CSC 280 Introduction to Database Management Systems

Dr. Adam Anthony Fall 2012

Homework Assignments

Homework 1

Goals for this assignment: Develop a familiarity with the relational model, thinking through various motivations for why the relational model is used, and how it works.  Complete a brief tutorial in using the SQLITE3 command line tool.

ITEMS TO SUBMIT (Pack all files into a single file YOURNAME.zip):

  • A copy of written answers in .pdf format.  I recommend developing the entire solution in word and then selecting .pdf for the file type in the 'save as' dialog box.  
  • The University.db file you will create.

Solutions should be typed, and submitted in .pdf format only.  Diagrams are best when made in powerpoint and copy/pasted into Word (word diagram tools just don't work as well). 

  1. Complete Textbook problems 2.9 -- 2.15.
  2. Complete the following tasks using SQLITE3

  1. Create a new folder YOURNAME_DBHW1 on your computer
  2. If you are using microsoft windows, Download the sqlite3 command line executable, and extract the sqlite3.exe file to the folder you created in step 1.
  3. If you are using a mac, the sqlite3 program should already be installed, but if it is not find and install the developer tools from your installation DVD.
  4. If you are using linux, sqlite3 should also be either pre- or easy-to- install.
  5. Open a command line window (in Win7, enter 'cmd' into the search pane of the start menu.
  6. Use CD commands to navigate to the folder that you created. 
  7. Enter the following command: sqlite3 university.db
  8. Download the database creation scripts from the book's website. You will need both the DDL and the SQL code for creating small relations. 
  9. Use the command  ".read FILENAME" leaving out the quotes and replacing FILENAME first with the DDL program, and second with the SQL code program. 
  10. execute the command ".tables" to see all the tables in the current database.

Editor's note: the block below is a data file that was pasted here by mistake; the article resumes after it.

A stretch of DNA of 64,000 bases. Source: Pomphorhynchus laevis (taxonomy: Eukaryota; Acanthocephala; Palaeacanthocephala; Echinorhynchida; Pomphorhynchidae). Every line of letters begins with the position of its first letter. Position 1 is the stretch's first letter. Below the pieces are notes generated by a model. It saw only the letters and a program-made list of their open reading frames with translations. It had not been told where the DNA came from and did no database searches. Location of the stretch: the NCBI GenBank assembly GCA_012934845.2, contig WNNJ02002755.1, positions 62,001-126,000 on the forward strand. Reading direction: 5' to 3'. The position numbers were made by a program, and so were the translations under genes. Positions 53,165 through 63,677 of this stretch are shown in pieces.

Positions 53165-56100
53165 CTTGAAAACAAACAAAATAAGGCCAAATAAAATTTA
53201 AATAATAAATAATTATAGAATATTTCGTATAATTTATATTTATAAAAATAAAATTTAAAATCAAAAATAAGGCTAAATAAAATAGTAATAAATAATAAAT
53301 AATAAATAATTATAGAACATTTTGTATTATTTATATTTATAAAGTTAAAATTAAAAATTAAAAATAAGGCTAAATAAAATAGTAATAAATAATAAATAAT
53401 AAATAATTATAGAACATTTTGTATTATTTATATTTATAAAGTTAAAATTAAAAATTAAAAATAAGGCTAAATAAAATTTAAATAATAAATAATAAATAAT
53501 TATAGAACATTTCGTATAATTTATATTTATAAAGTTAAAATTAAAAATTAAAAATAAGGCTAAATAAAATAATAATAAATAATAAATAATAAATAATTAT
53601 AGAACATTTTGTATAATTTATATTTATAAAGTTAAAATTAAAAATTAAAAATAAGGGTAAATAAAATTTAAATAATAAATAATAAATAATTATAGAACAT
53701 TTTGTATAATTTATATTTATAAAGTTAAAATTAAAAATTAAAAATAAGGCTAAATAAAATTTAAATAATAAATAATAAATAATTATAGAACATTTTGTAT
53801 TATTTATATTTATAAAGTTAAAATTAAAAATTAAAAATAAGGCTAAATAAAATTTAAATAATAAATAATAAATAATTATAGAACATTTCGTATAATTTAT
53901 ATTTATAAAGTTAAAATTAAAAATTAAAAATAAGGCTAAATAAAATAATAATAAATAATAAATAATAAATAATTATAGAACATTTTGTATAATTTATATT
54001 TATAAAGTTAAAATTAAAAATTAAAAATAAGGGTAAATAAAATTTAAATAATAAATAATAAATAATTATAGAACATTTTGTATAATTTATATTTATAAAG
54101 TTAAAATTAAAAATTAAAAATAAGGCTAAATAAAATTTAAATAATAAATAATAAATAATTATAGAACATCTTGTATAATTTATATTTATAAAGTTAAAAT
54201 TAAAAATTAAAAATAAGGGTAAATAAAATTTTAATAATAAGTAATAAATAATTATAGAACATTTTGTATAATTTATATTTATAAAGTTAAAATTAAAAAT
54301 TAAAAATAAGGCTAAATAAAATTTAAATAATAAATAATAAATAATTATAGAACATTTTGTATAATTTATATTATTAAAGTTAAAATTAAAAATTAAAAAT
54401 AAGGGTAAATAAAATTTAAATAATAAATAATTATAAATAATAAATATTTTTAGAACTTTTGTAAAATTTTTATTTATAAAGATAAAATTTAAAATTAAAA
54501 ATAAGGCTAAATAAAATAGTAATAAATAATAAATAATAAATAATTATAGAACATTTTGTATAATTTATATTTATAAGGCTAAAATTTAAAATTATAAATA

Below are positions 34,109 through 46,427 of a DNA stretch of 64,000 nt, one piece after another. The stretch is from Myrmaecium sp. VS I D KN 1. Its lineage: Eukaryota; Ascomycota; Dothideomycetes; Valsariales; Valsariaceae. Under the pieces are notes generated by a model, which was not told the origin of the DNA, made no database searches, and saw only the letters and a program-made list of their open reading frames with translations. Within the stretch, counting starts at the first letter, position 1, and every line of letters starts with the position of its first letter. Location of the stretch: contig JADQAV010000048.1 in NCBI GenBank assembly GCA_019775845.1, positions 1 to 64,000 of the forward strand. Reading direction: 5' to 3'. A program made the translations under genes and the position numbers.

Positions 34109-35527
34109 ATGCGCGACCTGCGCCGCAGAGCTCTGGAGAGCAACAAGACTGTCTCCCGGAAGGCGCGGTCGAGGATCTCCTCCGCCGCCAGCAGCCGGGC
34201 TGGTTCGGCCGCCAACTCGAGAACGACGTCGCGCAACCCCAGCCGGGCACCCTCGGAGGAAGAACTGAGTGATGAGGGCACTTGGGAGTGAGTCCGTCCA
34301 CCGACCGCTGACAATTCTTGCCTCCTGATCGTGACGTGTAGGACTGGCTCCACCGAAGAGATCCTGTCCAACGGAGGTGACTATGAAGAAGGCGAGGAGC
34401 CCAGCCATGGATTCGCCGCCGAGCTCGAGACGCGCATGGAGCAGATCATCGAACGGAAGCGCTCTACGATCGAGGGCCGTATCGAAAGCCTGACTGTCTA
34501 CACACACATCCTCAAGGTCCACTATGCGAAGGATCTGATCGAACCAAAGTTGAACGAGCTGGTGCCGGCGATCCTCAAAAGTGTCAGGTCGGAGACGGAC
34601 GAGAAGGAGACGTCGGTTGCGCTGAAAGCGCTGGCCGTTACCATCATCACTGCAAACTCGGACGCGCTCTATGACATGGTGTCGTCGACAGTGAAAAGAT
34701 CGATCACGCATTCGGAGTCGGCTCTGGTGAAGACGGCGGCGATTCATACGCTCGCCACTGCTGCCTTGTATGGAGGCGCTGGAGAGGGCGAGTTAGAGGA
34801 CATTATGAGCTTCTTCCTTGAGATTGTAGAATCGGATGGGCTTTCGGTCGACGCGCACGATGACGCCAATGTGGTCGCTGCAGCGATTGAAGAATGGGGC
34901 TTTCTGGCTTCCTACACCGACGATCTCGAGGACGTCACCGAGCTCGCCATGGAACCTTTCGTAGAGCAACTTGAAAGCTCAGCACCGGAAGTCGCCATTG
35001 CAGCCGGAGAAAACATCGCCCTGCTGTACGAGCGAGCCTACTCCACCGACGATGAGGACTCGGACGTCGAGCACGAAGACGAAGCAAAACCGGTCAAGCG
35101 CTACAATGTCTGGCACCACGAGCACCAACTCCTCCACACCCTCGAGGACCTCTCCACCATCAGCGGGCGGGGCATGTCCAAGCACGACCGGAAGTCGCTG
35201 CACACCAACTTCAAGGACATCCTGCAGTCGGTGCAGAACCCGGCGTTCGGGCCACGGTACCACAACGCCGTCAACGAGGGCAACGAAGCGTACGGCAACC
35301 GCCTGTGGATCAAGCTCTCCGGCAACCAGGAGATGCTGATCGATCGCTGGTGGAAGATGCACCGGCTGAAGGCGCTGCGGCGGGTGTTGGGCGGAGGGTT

11. Execute the simple statement: "select * from student" to verify that the data was imported successfully. 
  12. Issue the commands ".echo on" and then,  ".output YOURNAME_OUT.TXT"   replacing YOURNAME with, of course, your own name. 
  13. For each table in the database, execute the simple query: "select * from TABLE;"  Since output is going to a file, you won't see the results in the window.   Confirm that each command's output shows up in the text file. 
  14. When you are finished, upload the .pdf for the written answers above, the university.db file, and the output text file from step 12 in the Homework 1 submission area on Blackbaord. 

Homework 2

STOP!  Before you continue, read this really really useful document about the windows command line program and SQLITE3. 

This homework builds off of Homework 1, so if you had trouble with that assignment, contact Dr. Anthony for assistance in obtaining a correct solution before you continue. 

Goals for this assignment: To develop comfort with the basic form of an SQL query and to learn the basics of SQL DDL commands. 

ITEMS TO SUBMIT (Pack all files into a single file YOURNAME.zip):

  • Plain-text file, UniversityQueriesHW2.sql that contains the 6 queries below for the University database.  I should be able to copy/paste the queries into the command line window to test them for correctness. 
  • Plain-text file, AutoInsuranceDDL.sql that contains the DDL commands from exercise 3.13.

 

  1. Complete exercise 3.13 in the text book, making sure to test your solution in SQLITE3, since that's what I'll be doing to grade it.
  2. Using your University.db from Homework 1, complete the following queries, submitting the queries as a plain text .sql file on the homework 2 submission link in Blackboard.  Please be advised that there are no empty results in this list--if you imported the data correctly in homework 1, then all of these queries will have at least one line of output.